Postpartum affective disorder (AD), including postpartum depression (PPD), affects more than one in two hundred women with no history of prior psychiatric episodes, and raises the risk of later affective disorder for those women, according to a new study published in PLOS Medicine by Marie-Louise Rasmussen from Statens Serum Institut, Denmark, and colleagues.
PPD is estimated to affect more than 5 percent of all women following childbirth, making it the most common postnatal complication of childbearing. In the new study, researchers analyzed data from the Danish national registries on 457,317 women who had a first child (and subsequent births) between 1996 and 2013 and had no prior psychiatric hospital contacts or use of antidepressants. Postpartum AD was defined as an antidepressant prescription fill or hospital contact for depression within six months after birth.
The use of antidepressants has been on the rise for many years. Between 2 and 8% of pregnant women are on antidepressants. Now researchers from the National Centre for Register-based Research at Aarhus BSS show that there is an increased risk involved in using antidepressants during pregnancy.
The researchers, headed by Xiaoqin Liu, have applied register-based research to the study of 905,383 children born between 1998 and 2012 with the aim of exploring the possible adverse effects of the mother’s use of antidepressants during her pregnancy.
They found that out of the 905,383 children in total, 32,400 developed a psychiatric disorder later in life. Some of these children were born to mothers who were on antidepressants during their pregnancy, while other children had not been exposed to medication.
Antidepressants treat symptoms of depression by increasing levels of brain signaling molecules (neurotransmitters) such as serotonin, as with the most widely used type of antidepressant, selective serotonin reuptake inhibitors (SSRIs). However, many of the 350 million people worldwide thought to be affected with depression do not respond to SSRI treatment.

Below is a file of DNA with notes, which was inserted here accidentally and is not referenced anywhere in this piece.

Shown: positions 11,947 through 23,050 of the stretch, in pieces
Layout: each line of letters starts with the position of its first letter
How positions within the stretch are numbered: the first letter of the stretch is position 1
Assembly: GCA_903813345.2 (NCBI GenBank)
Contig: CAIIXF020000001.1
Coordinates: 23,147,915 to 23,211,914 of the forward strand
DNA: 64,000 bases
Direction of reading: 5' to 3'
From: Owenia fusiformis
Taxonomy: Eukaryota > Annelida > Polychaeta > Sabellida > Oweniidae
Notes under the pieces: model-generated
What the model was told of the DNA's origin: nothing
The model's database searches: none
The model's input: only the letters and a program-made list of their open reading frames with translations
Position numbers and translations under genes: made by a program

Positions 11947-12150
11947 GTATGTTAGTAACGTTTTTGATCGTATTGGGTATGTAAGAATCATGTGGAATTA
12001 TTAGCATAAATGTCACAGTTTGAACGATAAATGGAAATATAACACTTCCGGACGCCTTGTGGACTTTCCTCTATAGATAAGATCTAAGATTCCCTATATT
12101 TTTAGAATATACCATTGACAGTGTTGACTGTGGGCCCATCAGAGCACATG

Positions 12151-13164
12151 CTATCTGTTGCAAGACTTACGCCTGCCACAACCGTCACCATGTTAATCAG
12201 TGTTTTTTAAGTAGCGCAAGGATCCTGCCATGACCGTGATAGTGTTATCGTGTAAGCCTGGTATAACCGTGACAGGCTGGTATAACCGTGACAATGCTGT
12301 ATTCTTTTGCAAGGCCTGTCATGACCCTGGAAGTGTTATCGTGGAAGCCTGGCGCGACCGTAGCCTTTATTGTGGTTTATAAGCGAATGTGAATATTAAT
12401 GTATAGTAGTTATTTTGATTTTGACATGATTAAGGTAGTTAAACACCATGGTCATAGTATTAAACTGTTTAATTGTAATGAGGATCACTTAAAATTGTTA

Now, researchers in the Department of Neuroscience and Cell Biology at Osaka University have found that an activator of the serotonin type 3 receptor (5HT3R) produces antidepressant effects in mice and increases nerve cell growth in the part of the brain responsible for memory and spatial navigation (the hippocampus). They also showed that it functions using a different mechanism than the commonly used SSRI fluoxetine, and therefore may be suitable for patients with depression who do not respond favorably to current medication.
When they work, antidepressant medications may take weeks or months to alleviate symptoms of depression. Progress in developing new and more effective antidepressant treatments has been limited, though a new study published in Biological Psychiatry offers new insights into how antidepressants work.
Using a mouse model of depression, researchers found that a therapeutic response to antidepressant medication may stem from changes in gene expression that induce resilience and reverse vulnerability to exhibiting depression-like responses to stress. The study, led by Dr. Eric Nestler of the Icahn School of Medicine at Mount Sinai in New York, teases apart the mechanisms of two different antidepressant drugs- the conventional tricyclic antidepressant imipramine and fast-acting ketamine.
Despite the fact that more than four percent of the world’s population suffer from depression, and even though approximately 1,500 individuals commit suicide each year in Sweden, the understanding of the pathophysiology of depression remains unclear and only a few new discoveries of mechanisms behind it have been made in recent years. New approved pharmacological interventions are mainly absent, despite intensive research on the subject.
Researchers at Karolinska Institutet have characterized the role of the enzyme CYP2C19 in depression and functional and morphological changes in the brain. The enzyme is responsible for the metabolism of many neuroactive compounds, including antidepressants, and is located in the fetal brain and adult liver.
SSRI antidepressants (Selective Serotonin Reuptake Inhibitors, the best known being Prozactm) are amongst the most commonly taken medicines. However, there seems to be no way of knowing in advance whether or not SSRIs will work effectively. Now a group of European researchers has developed a new theory of SSRI action, and tested it in stressed mice. The results, which are presented at the ECNP conference in Vienna, show why the circumstances we find ourselves in may influence whether an antidepressant works or not.